CO2 Forecast Analyzer

Instantly understand energy usage and CO2 impact with simple, natural language requests, thanks to the power of Generative AI.

CO2 emissions prediction projects can help central energy managers and production site owners better inform energy usage and production strategies, but interpretation of resulting analytics is time consuming and often limited to expert data teams. Now with Generative AI — and more specifically in this use case, large language models (LLMs) — these teams can use self-service exploration to instantly query data outcomes and answer questions more specific to their own facility or domain.

Feature Highlights

  • Empower Regional Teams: Different regions can ask simple questions in the language of their choice with outputs in that language. 
  • Gain Efficiency: Improve processes by reducing the time and complexity required to develop reports and insights.
  • Reduce Impact: Uncover trends and problematic sites faster to increase response time.
  • Better Planning: Improve production planning at local and global levels with machine learning-based predictions.

How It Works: Architecture

A project predicting CO2 emissions runs in Dataiku. The energy management team and any relevant personnel can then interact with the output of the prediction project through a chatbot interface, which generates visuals based on the queries. Examples include questions like:

  • Show me the overview of electricity consumption. 
  • Show me the electricity consumption breakdown by site. 
  • What is the scenario that minimizes the CO2 emissions?
  • Comparer la production des sites de Metz et d’Evry. Répondez en francais svp (Compare the production of the Metz and d’Every sites. Respond in french, please) 

This prompt — as well as a data scheme and possible small data sample — is sent to an LLM via API. The model’s provided response is derived from the entirety of available data, ensuring constant relevancy and an unlimited scope, regardless of the quantity of existing data.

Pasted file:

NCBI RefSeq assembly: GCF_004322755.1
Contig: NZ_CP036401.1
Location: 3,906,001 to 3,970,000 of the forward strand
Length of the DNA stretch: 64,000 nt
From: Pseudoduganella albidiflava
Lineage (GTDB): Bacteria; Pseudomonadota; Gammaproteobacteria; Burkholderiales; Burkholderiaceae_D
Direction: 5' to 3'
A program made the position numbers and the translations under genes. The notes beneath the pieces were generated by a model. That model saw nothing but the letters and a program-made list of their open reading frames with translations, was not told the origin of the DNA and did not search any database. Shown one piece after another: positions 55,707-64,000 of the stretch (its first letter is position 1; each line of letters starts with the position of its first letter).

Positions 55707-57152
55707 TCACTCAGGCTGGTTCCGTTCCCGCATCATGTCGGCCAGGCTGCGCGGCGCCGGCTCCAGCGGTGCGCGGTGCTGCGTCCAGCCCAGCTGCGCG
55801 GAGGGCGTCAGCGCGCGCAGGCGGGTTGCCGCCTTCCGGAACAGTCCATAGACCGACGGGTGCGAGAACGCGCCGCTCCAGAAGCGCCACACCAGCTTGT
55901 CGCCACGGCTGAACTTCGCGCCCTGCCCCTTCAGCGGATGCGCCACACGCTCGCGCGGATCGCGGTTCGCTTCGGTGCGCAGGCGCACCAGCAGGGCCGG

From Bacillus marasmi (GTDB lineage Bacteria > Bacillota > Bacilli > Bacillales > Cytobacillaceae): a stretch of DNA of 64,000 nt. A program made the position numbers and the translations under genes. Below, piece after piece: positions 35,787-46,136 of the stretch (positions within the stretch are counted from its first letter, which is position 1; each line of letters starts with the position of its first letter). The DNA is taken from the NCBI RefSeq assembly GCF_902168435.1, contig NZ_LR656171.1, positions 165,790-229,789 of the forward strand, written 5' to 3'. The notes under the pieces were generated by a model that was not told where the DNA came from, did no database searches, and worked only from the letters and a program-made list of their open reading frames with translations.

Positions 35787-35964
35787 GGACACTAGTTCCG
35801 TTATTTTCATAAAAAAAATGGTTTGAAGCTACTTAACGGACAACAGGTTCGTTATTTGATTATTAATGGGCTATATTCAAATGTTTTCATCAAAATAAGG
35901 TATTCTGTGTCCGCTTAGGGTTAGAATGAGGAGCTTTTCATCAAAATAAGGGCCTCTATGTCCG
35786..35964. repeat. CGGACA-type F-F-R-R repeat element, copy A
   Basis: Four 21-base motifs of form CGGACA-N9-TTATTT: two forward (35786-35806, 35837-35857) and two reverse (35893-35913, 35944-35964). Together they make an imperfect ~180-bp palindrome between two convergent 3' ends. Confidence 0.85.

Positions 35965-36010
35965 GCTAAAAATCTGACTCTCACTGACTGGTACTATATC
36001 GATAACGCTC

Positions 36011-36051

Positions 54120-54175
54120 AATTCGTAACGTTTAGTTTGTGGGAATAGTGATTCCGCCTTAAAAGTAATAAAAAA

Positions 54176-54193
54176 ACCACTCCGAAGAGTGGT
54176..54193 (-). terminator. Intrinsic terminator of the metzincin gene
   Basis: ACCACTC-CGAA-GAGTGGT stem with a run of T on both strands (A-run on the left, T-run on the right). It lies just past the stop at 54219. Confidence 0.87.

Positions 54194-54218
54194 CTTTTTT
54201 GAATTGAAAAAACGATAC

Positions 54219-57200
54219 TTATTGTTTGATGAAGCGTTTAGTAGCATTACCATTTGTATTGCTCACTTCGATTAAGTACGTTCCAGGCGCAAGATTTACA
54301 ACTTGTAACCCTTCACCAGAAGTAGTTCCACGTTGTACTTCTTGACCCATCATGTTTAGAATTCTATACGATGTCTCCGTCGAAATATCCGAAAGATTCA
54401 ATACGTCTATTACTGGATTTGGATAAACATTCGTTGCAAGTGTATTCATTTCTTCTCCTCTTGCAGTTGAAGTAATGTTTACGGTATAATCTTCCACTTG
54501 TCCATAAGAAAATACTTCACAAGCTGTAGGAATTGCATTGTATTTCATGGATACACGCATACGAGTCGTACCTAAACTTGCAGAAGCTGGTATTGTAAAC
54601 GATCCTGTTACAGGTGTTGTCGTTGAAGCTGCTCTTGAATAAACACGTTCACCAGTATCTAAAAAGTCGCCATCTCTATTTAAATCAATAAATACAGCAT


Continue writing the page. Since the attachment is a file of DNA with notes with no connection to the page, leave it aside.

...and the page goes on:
Considering the limited amount of data sent out and the possibility to anonymize any sensitive data, the public version of the API could be used. Tighter control on data and input could be achieved with a containerized version of the LLM.

Responsibility Considerations

For the responsible use of an LLM to accelerate self-service analytics on CO2 forecasting, the organization should have an overarching Responsible AI policy to enforce consistent practices. In addition:

  • As the LLM is used to generate insight via a chatbot approach, it is important that the insights provided by the LLM are marked as AI generated and that end users know they are interacting with an AI system.
  • Limitations of the model should be documented, and end users should be encouraged to use best judgment when working with outputs of the model. In particular when dealing with issues that could impact human safety concerns, teams should pay attention to the error rate of the underlying model.  
  • To address transparency and potential limitations of the LLM/chatbot’s responses, a panel titled “Data Sources Used for the Insights” provides users with an understanding of which columns from which datasets were used to generate the insights.
  • As answers are delivered on the fly, retroactive auditability is not enabled, and exact answers could vary based on data and behavior of the LLM. Training of the teams to advise on scope of usage is strongly advised.